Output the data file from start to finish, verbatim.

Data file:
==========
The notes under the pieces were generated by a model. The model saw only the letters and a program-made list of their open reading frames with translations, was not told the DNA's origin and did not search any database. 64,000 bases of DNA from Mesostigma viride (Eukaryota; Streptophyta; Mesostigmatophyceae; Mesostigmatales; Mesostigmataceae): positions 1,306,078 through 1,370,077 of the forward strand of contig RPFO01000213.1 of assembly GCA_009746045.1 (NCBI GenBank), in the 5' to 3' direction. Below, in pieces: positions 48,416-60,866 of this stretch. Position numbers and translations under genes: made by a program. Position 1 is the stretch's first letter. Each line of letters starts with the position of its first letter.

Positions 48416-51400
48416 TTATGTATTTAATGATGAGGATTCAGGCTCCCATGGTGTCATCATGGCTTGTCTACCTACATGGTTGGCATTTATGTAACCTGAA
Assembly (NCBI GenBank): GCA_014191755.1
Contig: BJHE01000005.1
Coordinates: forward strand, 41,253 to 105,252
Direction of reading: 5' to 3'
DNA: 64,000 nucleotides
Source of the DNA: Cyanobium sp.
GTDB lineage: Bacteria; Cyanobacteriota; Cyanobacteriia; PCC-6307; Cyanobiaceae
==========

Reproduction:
The notes under the pieces were generated by a model. The model saw only the letters and a program-made list of their open reading frames with translations, was not told the DNA's origin and did not search any database. 64,000 bases of DNA from Mesostigma viride (Eukaryota; Streptophyta; Mesostigmatophyceae; Mesostigmatales; Mesostigmataceae): positions 1,306,078 through 1,370,077 of the forward strand of contig RPFO01000213.1 of assembly GCA_009746045.1 (NCBI GenBank), in the 5' to 3' direction. Below, in pieces: positions 48,416-60,866 of this stretch. Position numbers and translations under genes: made by a program. Position 1 is the stretch's first letter. Each line of letters starts with the position of its first letter.

Positions 48416-51400
48416 TTATGTATTTAATGATGAGGATTCAGGCTCCCATGGTGTCATCATGGCTTGTCTACCTACATGGTTGGCATTTATGTAACCTGAA
Assembly (NCBI GenBank): GCA_014191755.1
Contig: BJHE01000005.1
Coordinates: forward strand, 41,253 to 105,252
Direction of reading: 5' to 3'
DNA: 64,000 nucleotides
Source of the DNA: Cyanobium sp.
GTDB lineage: Bacteria; Cyanobacteriota; Cyanobacteriia; PCC-6307; Cyanobiaceae